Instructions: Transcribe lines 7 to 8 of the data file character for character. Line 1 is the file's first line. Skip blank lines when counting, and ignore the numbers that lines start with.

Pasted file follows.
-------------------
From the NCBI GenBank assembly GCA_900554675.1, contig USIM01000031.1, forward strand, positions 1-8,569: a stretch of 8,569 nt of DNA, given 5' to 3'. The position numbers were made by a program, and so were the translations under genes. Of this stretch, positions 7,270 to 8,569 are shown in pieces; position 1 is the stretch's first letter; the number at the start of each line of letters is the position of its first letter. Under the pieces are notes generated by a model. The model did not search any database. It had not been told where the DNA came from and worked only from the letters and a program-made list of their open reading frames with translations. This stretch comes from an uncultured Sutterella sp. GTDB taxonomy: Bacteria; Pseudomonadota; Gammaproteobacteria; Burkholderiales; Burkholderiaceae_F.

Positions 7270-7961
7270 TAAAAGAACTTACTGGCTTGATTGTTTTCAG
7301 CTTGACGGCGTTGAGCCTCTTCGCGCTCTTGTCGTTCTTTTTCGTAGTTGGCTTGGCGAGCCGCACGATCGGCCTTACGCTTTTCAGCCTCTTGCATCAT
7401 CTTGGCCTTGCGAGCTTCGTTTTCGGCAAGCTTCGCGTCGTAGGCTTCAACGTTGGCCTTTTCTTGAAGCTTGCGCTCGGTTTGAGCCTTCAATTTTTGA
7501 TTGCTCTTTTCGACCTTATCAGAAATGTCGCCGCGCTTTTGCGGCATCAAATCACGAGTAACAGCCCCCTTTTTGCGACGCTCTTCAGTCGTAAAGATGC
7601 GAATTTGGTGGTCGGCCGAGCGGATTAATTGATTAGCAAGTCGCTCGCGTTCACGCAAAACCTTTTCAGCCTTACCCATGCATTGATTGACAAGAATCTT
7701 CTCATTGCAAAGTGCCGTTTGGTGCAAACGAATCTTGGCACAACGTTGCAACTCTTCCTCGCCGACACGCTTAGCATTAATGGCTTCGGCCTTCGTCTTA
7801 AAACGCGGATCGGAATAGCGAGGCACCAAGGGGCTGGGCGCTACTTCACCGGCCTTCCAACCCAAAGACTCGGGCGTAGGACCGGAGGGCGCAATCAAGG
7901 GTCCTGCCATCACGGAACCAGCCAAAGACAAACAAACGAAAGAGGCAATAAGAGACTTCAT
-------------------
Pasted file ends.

7601 GAATTTGGTGGTCGGCCGAGCGGATTAATTGATTAGCAAGTCGCTCGCGTTCACGCAAAACCTTTTCAGCCTTACCCATGCATTGATTGACAAGAATCTT
7701 CTCATTGCAAAGTGCCGTTTGGTGCAAACGAATCTTGGCACAACGTTGCAACTCTTCCTCGCCGACACGCTTAGCATTAATGGCTTCGGCCTTCGTCTTA